There is an ebb and flow to its appearance and it is terribly unpredictable. When it does take control sometimes certain techniques like breathing, chanting and other rituals can put it back in its dark place where it will lurk, but not be in charge of Eliza's every thought and action.

But there are times that it can't be controlled.  And we are both held hostage to something we cannot see or hear.  It is those times that I weep for my daughter and the uncontrollable fear which has gripped her.  There are nights I can walk the dog right in front of our apartment and she just wishes me luck and reminds me to use my Judo moves if anyone bothers me.  She can watch the dog and I from the window.  I can reach to the glass to tap on it so she knows we are okay, all of five feet away.  And then there are the nights that she begs me not to bring the dog out.  Or the nights when she loses sight of us for a moment and begins to wail and bang on the window, in hysterics.  After one of those nights she will literally follow me through the apartment holding fast to the back of my shirt, so she is "safe."  And then we sit and together begin one of her chants or rituals to help calm her.  Sometimes it takes 15 minutes, other times it takes 2 hours or more to calm her.  

We are also hostage to this monster in that there are so many places we cannot go, places I know Eliza would enjoy, but for the anxiety that may, or may not, rise up and take hold of her.  Just the other night we had to leave a restaurant because there were televisions showing sporting events.  Eliza loves sports and enjoys watching the Knicks.  But since there is just that chance, no matter how slim, that something frightening to her will appear in a commercial or a trailer, that causes the panic.  This was a restaurant that just over a year ago Eliza loved to go to and was one of the few places where there was something she would enjoy eating.  For now, we have crossed this restaurant off of our list, to be tried again some time down the road.  Or not.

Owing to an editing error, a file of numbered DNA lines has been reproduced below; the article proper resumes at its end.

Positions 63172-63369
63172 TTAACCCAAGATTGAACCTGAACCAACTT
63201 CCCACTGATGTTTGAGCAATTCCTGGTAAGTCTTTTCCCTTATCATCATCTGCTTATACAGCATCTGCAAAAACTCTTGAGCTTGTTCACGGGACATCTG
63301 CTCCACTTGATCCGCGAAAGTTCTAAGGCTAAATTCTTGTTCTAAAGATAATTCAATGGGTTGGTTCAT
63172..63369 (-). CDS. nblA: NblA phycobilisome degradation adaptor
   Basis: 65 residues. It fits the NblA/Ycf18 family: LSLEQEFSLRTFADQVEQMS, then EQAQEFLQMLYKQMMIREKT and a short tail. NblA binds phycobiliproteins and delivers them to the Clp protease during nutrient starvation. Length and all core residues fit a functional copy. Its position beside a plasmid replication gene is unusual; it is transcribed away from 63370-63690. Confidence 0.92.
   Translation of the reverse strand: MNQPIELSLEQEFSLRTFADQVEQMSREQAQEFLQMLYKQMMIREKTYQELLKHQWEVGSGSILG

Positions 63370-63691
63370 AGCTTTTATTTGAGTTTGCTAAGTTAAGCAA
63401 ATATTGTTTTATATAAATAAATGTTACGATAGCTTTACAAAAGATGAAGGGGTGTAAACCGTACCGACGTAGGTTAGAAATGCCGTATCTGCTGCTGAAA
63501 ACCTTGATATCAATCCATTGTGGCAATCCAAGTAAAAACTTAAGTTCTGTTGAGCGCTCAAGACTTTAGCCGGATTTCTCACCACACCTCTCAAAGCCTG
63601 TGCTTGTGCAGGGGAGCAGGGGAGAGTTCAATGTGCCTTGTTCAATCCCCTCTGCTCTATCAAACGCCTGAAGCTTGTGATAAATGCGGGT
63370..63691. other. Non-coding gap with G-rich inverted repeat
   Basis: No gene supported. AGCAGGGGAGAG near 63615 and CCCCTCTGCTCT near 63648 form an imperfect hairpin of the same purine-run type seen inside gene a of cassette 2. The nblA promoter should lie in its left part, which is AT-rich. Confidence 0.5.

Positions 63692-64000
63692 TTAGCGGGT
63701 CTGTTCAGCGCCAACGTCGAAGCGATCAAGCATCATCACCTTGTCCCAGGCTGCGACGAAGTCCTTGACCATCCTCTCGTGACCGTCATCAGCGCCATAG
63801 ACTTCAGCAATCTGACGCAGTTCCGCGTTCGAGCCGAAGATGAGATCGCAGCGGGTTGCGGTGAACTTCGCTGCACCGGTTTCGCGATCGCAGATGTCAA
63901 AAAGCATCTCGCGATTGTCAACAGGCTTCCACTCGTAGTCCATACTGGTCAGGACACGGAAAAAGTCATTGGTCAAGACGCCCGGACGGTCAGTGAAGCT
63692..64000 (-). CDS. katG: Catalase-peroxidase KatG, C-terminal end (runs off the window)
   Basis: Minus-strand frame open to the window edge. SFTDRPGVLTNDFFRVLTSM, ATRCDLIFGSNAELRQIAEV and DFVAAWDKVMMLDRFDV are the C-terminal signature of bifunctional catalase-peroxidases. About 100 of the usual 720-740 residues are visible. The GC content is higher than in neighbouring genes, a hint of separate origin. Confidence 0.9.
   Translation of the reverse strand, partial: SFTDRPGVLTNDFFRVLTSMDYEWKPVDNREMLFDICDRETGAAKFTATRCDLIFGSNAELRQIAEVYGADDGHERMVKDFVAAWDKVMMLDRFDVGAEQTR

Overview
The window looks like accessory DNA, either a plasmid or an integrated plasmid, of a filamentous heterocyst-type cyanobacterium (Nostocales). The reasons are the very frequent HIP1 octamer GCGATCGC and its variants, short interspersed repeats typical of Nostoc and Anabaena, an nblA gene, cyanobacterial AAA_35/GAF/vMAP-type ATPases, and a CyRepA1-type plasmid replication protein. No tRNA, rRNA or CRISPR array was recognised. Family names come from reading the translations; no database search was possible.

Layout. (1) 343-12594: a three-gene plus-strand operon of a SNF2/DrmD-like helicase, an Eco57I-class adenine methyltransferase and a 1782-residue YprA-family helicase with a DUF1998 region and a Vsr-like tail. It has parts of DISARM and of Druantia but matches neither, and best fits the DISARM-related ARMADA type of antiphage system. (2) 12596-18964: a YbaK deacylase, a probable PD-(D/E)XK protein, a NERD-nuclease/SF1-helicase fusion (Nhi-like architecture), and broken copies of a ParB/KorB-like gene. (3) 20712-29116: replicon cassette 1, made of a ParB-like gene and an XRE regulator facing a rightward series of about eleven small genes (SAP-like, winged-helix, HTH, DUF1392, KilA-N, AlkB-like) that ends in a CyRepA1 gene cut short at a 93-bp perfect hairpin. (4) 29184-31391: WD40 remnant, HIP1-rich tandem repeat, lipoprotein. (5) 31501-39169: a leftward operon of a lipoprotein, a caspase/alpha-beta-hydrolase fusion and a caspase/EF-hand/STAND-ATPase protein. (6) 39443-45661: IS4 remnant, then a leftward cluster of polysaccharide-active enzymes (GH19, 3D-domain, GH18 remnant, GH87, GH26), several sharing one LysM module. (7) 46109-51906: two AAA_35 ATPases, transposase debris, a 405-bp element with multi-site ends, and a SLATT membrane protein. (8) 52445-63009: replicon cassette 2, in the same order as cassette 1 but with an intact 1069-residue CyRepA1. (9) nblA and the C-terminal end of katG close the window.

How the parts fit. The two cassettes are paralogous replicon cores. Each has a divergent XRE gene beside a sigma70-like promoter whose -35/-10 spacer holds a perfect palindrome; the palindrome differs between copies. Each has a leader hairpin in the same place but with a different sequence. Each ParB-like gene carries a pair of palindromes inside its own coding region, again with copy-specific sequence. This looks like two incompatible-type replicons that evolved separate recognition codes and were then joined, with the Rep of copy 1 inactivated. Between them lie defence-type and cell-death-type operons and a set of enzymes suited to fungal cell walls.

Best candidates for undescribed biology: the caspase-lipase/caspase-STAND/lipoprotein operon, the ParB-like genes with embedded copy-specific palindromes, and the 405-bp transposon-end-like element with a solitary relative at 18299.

Anxiety has caused Eliza's world to grow smaller as the list of places she used to go diminishes.  I could rant on about the causes of her anxiety and panic disorder, but I've done that before, it doesn't change anything and at this point the causes don't really matter at this point.  

So while Eliza's world may be smaller, we try our best to make that smaller world as rich as possible.

Monday, June 1, 2015

Being Anxious and Having Anxiety are Two Very Different Things

When I speak to people about Eliza’s anxiety, I am often met with comments like “oh I know what you mean, little Ollie was so afraid to put his face in the water during swim lessons” … or something like that.  Here’s the thing, there is a huge difference between a child actually diagnosed as having severe anxiety and an anxious child.  It is perfectly normal for a human being, young or old, to be anxious about sticking their head under water (let’s face it, we don’t have gills), meeting new people (could be a psychopath in the crowd, who knows?), taking a test (I personally was nauseous before every exam right through the Bar Exam) or learning to ride a bike (that concrete or black top careening at your face as you start to fall should make you anxious about the end result).